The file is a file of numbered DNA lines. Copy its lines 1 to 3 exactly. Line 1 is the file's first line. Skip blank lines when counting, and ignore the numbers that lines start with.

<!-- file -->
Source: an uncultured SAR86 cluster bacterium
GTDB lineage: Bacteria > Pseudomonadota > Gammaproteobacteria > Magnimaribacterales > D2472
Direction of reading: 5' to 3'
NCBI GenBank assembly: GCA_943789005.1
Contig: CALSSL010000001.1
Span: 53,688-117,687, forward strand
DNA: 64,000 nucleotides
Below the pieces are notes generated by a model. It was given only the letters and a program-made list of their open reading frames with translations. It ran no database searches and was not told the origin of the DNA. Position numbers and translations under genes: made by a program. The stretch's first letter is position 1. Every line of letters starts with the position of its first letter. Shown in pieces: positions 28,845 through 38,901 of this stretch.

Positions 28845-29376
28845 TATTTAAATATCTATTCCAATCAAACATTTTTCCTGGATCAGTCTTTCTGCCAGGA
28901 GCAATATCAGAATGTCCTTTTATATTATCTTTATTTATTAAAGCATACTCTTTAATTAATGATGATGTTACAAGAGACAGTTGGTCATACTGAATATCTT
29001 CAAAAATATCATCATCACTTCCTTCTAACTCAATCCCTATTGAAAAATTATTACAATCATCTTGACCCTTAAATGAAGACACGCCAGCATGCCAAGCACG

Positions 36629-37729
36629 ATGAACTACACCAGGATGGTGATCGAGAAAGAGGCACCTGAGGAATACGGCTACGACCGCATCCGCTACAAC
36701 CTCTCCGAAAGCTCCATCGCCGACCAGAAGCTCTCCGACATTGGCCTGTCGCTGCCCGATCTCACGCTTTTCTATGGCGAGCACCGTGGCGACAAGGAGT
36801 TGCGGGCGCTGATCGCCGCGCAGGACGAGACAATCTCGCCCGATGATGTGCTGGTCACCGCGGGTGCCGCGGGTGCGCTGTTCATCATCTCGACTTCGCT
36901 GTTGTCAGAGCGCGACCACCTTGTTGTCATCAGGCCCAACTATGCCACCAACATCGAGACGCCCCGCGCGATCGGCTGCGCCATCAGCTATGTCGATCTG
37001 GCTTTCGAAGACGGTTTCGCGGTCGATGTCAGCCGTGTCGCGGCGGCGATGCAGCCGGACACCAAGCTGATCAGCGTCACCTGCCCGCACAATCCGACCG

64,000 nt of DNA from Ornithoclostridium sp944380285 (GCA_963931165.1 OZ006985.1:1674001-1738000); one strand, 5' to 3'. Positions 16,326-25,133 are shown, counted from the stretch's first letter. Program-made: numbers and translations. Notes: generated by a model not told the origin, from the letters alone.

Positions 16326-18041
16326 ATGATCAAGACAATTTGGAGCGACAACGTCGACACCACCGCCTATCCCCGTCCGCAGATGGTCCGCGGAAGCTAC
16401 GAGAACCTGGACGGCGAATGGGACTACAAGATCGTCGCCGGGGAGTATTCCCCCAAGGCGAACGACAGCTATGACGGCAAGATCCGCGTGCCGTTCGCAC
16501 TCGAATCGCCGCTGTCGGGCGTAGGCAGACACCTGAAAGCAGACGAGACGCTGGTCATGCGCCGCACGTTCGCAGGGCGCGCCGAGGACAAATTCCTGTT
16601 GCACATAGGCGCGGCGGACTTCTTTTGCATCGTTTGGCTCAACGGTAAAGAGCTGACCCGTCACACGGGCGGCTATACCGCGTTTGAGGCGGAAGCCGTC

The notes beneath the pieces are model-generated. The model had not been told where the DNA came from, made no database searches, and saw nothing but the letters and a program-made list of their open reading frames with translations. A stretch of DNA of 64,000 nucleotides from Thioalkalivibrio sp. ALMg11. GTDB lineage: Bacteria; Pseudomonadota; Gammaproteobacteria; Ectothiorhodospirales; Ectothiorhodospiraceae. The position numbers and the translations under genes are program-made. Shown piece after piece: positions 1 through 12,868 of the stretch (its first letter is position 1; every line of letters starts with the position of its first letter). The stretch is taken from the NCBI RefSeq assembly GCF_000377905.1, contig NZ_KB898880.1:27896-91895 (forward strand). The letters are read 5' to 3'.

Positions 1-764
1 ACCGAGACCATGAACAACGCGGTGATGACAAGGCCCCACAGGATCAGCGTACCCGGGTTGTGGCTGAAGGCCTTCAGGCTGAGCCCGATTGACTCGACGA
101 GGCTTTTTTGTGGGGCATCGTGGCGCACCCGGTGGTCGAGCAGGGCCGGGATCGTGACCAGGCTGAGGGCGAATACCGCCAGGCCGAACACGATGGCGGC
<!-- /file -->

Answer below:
Source: an uncultured SAR86 cluster bacterium
GTDB lineage: Bacteria > Pseudomonadota > Gammaproteobacteria > Magnimaribacterales > D2472
Direction of reading: 5' to 3'